7. Josh Vitters, Cubs: Chicago pushed Vitters up to Double-A when it had a hole to fill, and while he didn’t put up good numbers at all, the organization was pleased with how he prepared and dealt with the adversity. He still has the great swing, bat speed and raw power that made him the No. 3 overall pick in the 2007 Draft. He hasn’t been so great at making adjustments and doesn’t draw walks at all. He’s not great defensively, but has a good arm and should be able to stay at the hot corner. The 2011 season could be a big one for Vitters.

Starlin Castro
Jayson Stark’s All-Underrated team included a familiar name … at shortstop, the Cubs’ Starlin Castro. As Stark pointed out, Castro’s debut got lost in the national media among the amazing rookie class of 2010.

Castro made history as a 20-year old. As Stark mentioned, the numbers Castro put up landed him in the company of Alex Rodriguez and Ken Griffey, Jr. as the only other 20-year olds in the last 50 years that put up numbers like Castro did last season. Castro hit .300 with a .347 OBP and a .408 SLG.

The question about Castro has been keeping focused on a daily basis. With that said, Stark agrees with one of his scout buddies “this kid’s going to be a star – and I don’t know how many people realize that.”

One final note … The Cubs logo was also ranked this past week and checked in at number 11. Jim Caple said, “It works well enough because it is so identifiable and enduring, but I think perhaps it is also too derivative of a bulls-eye. As in, we’re an easy target for every team to beat like a drum.” Click here for Caple’s ranking of the 30 Major League logos.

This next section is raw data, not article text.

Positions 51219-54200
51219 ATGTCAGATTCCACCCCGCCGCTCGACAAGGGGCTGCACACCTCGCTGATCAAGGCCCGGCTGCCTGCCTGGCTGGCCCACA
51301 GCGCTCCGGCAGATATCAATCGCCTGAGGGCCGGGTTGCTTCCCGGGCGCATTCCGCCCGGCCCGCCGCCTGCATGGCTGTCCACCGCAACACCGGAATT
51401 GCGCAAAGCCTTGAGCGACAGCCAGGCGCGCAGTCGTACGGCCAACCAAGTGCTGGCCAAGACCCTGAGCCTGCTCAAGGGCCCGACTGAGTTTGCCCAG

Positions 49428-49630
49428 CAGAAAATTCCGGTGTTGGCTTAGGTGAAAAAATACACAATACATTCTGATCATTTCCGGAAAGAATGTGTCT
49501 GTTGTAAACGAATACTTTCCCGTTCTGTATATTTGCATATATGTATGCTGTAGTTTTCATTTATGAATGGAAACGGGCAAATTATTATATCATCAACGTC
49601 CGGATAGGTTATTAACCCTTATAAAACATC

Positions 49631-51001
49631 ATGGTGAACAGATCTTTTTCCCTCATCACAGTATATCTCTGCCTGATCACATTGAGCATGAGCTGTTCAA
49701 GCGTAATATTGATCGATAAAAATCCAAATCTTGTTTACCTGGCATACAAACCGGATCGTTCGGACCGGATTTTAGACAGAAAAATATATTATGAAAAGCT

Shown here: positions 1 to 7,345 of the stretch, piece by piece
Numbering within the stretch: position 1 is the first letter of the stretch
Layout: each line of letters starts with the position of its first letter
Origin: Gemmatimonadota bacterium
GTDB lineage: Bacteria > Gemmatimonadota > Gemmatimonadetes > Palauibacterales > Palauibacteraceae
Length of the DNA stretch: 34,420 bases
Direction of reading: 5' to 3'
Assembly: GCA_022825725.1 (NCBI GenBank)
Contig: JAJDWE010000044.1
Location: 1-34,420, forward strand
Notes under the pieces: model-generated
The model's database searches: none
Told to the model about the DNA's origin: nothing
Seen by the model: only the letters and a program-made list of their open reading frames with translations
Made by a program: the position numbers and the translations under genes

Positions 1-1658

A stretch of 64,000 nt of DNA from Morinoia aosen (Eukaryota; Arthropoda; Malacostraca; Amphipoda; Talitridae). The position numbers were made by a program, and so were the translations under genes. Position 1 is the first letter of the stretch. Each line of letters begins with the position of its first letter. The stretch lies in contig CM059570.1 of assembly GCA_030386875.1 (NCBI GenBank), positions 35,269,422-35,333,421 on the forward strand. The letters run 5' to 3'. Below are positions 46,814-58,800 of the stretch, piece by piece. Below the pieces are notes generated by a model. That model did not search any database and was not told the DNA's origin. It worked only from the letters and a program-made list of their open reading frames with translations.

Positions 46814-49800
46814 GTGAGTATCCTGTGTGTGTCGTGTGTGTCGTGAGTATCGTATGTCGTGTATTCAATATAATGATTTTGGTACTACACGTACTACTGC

Follow the CCO on Twitter

Well, there’s the update … GO BEARS!

Quote of the Day

"Don’t ever permit the pressure to exceed the pleasure." - Joe Maddon
  • Tony

    I am still seeing the Cubs, following the same path as they did with Castro, and will call up Jackson to take over in CF in June.

    Last year we saw Berg, Cashner, Coleman, Diamond, Maine, Mateo, Russell and Stevens get to the majors and today, are still on the 40 man roster. How many guys will we see this year make it to the mound at Wrigley?

    Offensively, we saw Castillo, Barney and Castro, make it to Wrigley, and Colvin (who had a Sept callup in 09) hit his way onto the 25 man roster in ST, and the starting lineup during the year, and these guys are still on the 40 man roster. We need another year of major league debuts, to help get this team younger, but the key is they have to be able to stick. Cashner, Castro, Colvin seem to be sticking, along with Maine, Russell, Barney and possibley Coleman.